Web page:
The smaller on-site surveys are best to be kept to a single question. This ensures more people who are just browsing your site will finish it. So, for instance, you could show a brief poll that asks if everything is working fine on the website for people who visit it for the first time. For negative answers, include the option to leave a comment on what doesn’t work.
You won’t get a lot of responses from people who are satisfied with your site, but you might get a few responses from dissatisfied visitors. This will give you an idea of how to improve your site’s navigation or performance to improve UX.
If you decide to work with your email list on this issue, ask questions like:
- When you’re using the site, is everything easy to find?
- Is there a website component you feel frustrated about?
- Does the website load properly every time you use it?
- Have you encountered any bugs on the website?
Since it’s a survey of people already interested in your business, you can ask more questions, typically under ten, and ask open-ended questions. If possible, make open-ended answers optional to make sure more people finish the survey.
You can also get the subscribers’ opinions on the content you produce. Since your newsletter subscriber base represents your core audience, their thoughts on what type of content you produce are important. Consider asking whether they’re happy with the content quality on the blog and what topics they would like to see covered.
With this information, you can both improve the usability of your site that can improve search optimization, and find new content ideas that can be turned into articles that rank well.
Match Your Content to Search Intent
When a user searches for something on Google, they have an intent in mind — they want to find specific information. Sometimes, it’s not very clear what exactly they’re looking for from the keyword they use. For instance, when a person is searching for “affiliate programs,” do they want a list of programs, some advice on how to join one, or a general explanation of what they are?
To make sure you understand the search intent of keywords you rank for, try running a survey on the blog pages. Ask questions like:
- Did you find what you were looking for on this page?
- Did the article answer your Google search query?
- Was the content helpful?
- What can be improved?
Use the feedback you get to change individual blog pages to answer search intent perfectly. This will increase click-through rates, dwell time, and might earn you some backlinks.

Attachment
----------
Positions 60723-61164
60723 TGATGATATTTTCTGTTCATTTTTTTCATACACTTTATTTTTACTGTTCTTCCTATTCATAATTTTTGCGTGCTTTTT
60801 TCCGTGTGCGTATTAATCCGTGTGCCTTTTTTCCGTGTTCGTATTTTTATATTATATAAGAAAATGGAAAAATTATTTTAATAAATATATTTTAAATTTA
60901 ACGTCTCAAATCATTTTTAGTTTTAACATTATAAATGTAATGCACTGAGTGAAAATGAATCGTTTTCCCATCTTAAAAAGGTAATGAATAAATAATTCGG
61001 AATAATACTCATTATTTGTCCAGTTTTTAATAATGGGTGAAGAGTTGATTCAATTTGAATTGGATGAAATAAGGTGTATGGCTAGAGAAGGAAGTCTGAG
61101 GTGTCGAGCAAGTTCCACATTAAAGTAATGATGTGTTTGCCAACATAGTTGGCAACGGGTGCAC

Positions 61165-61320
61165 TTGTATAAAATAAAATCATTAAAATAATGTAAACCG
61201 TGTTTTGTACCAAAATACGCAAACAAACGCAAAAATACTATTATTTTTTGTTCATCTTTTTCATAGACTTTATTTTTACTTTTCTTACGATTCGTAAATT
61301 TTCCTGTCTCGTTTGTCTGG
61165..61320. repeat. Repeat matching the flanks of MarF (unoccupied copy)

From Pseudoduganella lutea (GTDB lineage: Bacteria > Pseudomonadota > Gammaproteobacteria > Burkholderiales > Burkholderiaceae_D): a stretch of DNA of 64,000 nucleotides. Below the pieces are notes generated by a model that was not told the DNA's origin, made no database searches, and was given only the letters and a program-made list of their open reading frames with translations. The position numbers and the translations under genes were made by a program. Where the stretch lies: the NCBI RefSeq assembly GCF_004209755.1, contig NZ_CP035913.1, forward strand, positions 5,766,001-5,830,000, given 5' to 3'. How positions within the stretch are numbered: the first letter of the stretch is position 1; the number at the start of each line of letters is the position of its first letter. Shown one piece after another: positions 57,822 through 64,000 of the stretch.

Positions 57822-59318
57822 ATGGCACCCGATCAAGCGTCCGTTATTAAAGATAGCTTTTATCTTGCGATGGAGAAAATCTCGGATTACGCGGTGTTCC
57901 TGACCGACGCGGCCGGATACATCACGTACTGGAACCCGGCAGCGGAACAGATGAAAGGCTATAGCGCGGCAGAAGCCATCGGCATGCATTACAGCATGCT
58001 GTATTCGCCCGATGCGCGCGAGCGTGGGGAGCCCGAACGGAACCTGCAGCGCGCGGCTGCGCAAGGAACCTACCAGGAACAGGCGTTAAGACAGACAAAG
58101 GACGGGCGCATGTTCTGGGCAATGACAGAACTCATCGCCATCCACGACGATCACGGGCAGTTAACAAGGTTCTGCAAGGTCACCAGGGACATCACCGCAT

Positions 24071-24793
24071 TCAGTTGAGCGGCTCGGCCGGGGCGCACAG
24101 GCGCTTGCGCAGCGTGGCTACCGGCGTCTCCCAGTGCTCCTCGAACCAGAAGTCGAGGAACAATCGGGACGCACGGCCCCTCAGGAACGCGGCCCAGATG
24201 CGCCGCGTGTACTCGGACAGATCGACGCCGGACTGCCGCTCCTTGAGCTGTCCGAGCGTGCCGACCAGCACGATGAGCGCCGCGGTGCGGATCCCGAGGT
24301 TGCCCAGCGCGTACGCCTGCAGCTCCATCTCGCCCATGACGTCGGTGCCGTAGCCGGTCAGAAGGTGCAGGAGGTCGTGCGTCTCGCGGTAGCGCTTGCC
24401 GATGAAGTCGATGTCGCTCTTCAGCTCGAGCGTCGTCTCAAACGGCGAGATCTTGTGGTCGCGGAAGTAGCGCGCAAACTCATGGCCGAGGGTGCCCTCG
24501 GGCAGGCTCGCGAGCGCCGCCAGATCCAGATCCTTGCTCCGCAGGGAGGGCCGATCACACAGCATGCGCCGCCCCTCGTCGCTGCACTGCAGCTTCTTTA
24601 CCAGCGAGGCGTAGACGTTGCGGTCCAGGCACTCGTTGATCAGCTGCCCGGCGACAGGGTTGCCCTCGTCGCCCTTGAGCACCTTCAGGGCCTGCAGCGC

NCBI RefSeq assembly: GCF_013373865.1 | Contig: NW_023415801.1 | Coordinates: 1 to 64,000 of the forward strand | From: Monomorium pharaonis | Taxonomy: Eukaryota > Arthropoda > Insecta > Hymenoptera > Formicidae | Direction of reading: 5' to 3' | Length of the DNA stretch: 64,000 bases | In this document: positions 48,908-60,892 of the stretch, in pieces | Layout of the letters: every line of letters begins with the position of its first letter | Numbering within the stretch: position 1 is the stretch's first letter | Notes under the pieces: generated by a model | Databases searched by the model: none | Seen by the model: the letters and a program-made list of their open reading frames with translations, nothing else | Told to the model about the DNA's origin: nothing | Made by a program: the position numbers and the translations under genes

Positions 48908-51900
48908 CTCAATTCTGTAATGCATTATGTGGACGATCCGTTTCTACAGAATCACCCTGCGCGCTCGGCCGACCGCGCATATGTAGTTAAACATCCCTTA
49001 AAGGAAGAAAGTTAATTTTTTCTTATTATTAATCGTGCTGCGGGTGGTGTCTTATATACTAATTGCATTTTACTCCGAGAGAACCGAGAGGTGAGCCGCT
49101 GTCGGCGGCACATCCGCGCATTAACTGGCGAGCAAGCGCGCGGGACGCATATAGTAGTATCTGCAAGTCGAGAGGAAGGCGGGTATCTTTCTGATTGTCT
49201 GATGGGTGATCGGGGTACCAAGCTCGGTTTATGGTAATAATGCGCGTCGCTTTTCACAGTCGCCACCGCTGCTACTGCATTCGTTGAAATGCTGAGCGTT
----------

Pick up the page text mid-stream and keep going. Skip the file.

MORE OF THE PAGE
So, we’re talking about optimizing the internal components of the site like making those behind-the-scenes tweaks to sync up with what users are really after. Take that feedback, sprinkle it on your pages, and you’ll get a site that speaks the language of your users’ search queries like it’s holding a secret conversation. Smooth sailing for better clicks and longer stays.
Fill your SEO content with unique statistics
An extremely important factor in SEO is the number and the quality of links you build. The most sure way to build a lot of links without having to reach out to multiple blogs per month is to create original content that nobody else can provide.
Running a survey with your audience can be a great way to create your own study. Publish it and promote it through different channels. Then, you’ll get a lot of people linking to it from articles of their own.
Now, what exactly you want to show with that study depends on your type of business and your target audience. A good idea might be to gather the opinions of your audience on certain topics from their industry or their takes on industry trends.
Another form of website surveys involves paid surveys, which are commonly employed by major companies as a part of their pre-launch strategies for significant integrations and, naturally, for SEO advertising campaigns. Nevertheless, it is crucial to exercise moderation and avoid excessive utilization of these surveys.
Running a survey won’t help your SEO directly. But it will help your SEO efforts in not just one but three key areas.
It will provide you with insight into your website’s optimization for the users, it will give you a better understanding of your content and how users interact with it, and it will help you build links.
All of these factors will ensure you improve important metrics like bounce rate, dwell time, engagement rate, Core Web Vitals, and others that directly influence your rankings.